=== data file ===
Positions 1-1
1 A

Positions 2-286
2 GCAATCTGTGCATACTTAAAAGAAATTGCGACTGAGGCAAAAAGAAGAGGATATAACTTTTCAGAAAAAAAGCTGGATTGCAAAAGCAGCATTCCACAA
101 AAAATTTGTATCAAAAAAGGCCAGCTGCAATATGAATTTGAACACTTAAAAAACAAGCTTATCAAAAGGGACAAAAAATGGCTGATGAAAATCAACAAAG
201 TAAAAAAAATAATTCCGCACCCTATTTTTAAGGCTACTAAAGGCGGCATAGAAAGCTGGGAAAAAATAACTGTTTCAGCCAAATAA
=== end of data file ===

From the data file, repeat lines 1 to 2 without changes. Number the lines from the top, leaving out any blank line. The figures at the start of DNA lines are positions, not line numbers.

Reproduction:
Positions 1-1
1 A